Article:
There is no doubt that consumer demand for mobile data applications is exploding worldwide. As Smartphones with PC capabilities and broadband aircards gain access to faster 4G networks beginning next year, total wireless data consumption will increase geometrically. Cisco’s annual projection of global Internet traffic predicts a 129% compound annual growth rate (CAGR) for mobile data over the next five years in North America (through 2013).
Meeting consumer demand for mobile data will require some combination of four strategies:
- Increased spectrum access
- Smaller cell sizes
- More efficient wireless architectures/technologies
- More effective use of wired backhaul
CTIA, the wireless industry association, recently called on the federal government to reallocate an additional 800 MHz of spectrum by 2015 from current uses to exclusive licensing for wireless broad-band services. This 800 MHz is based entirely on a 2006 spectrum requirements study by the ITU. Based on an elaborate modeling of emerging cellular technologies (such as LTE and WiMAX) and cell densities, ITU concluded that advanced market economies would require total allocations of roughly 1,300 MHz by 2015 and 1,720 by 2020. Companies have access to just over 500 MHz to-day.
While there is no question that the existing commercial wireless architecture – based on exclusive licensing, tower-based hub/spoke channelization, centralized infrastructure and metered billing – will need substantially more exclusive-use spectrum in the short-run to meet mobile data demand, it should be equally clear that this model is not sustainable longer term. Therefore, in addition to reallocating bands cleared completely for exclusive licensing, promoting pervasive connectivity, innovation and consumer welfare suggests that any Administration initiative also lay the groundwork for complementary spectrum access models that are sustainable and pro-consumer.
Therefore, in addition to reallocating bands cleared completely for exclusive licensing, promoting pervasive connectivity, innovation and consumer welfare suggests that any Administration initiative also lay the groundwork for complementary spectrum access models that are sustainable and pro-consumer. Policy should facilitate hybrid networks managed equally from the edge, by consumer preference. An insight that can be derived from the trends noted above is that the quantity of available spectrum is not by itself the most important factor in meeting projected mobile data demand. Most important is to shrink the effective size of the cell to the level of the home, business – and even to the individual. In other words, most of each user’s data consumption should not flow through the wireless carrier’s infrastructure (towers, backhaul), but should flow over short distances directly into non-carrier wireline backhaul.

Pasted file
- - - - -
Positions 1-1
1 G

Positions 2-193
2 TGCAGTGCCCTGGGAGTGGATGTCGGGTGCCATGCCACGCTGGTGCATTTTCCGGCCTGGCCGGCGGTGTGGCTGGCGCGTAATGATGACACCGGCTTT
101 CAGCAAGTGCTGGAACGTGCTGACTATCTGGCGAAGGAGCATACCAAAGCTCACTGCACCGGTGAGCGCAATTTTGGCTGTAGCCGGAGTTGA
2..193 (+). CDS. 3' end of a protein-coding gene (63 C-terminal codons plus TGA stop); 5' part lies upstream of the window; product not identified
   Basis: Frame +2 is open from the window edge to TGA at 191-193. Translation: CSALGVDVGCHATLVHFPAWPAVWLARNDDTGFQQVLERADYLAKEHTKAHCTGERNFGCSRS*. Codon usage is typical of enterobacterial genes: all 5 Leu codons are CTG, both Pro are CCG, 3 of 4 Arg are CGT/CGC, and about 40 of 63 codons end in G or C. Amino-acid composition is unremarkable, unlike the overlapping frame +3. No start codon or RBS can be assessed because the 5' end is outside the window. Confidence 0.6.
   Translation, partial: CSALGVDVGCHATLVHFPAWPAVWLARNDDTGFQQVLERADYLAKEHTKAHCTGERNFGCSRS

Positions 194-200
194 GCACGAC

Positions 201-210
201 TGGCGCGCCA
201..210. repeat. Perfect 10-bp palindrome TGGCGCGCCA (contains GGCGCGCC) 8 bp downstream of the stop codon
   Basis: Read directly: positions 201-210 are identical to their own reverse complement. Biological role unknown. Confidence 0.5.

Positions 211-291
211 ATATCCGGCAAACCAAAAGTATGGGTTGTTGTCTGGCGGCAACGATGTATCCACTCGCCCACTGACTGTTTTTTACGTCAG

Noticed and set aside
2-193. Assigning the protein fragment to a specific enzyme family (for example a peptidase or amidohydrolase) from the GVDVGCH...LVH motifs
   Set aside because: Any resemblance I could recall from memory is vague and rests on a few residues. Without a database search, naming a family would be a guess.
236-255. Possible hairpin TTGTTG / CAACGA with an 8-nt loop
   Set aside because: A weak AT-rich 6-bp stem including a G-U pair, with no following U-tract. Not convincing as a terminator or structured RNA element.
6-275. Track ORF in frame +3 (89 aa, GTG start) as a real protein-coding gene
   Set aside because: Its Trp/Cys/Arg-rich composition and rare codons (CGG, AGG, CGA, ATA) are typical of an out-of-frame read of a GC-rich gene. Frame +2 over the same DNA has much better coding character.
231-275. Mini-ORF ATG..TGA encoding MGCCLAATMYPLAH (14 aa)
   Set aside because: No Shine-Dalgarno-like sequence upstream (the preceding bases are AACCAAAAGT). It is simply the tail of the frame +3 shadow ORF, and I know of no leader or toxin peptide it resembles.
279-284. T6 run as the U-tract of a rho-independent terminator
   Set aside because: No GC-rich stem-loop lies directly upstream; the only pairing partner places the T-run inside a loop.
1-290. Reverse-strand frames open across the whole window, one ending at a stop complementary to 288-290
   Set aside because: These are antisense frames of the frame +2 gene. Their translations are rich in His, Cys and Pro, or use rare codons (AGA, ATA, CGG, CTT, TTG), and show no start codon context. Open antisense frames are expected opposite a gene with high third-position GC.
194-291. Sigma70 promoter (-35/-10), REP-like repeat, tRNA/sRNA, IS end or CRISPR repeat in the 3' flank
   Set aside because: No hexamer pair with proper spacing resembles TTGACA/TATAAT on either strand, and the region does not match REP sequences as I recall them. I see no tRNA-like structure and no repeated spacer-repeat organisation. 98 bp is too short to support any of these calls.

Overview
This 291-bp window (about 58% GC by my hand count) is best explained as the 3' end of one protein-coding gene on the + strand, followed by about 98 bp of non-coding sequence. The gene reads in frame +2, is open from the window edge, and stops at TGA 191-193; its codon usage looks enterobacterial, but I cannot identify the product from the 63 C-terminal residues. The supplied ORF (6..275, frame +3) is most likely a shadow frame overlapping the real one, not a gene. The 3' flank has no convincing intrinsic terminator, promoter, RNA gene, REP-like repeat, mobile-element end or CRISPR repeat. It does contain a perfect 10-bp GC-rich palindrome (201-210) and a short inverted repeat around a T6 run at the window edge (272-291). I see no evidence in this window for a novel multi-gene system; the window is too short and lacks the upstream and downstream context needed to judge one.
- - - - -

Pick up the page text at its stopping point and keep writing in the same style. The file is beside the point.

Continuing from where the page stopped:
As high-capacity wireline connections and the consumer’s choice of hybrid mobile devices becomes more prevalent, it is neither cost-effective nor pro-consumer to encourage a model whereby most data would be transported over expensive Licensed airwaves when it could go short distances over Unlicensed airwaves and consumer-owned backhaul. The commercial wireless provider, relying on limited exclusively licensed spectrum, should serve increasingly as a “quality of service provider,” since consumers will happily pay for remote coverage, or for the transport of latency-sensitive appli-cations. Consumer welfare and economic efficiency will be enhanced by cognitive and cooperative devices that default where feasible to a local, very low-power network transmitting on unlicensed or other shared spectrum. Indeed, as more shared spectrum enables more cognitive and cooperative devices, mobile consumers can more readily hop to wireline transit on a p2p basis even when away from open WiFi ports.
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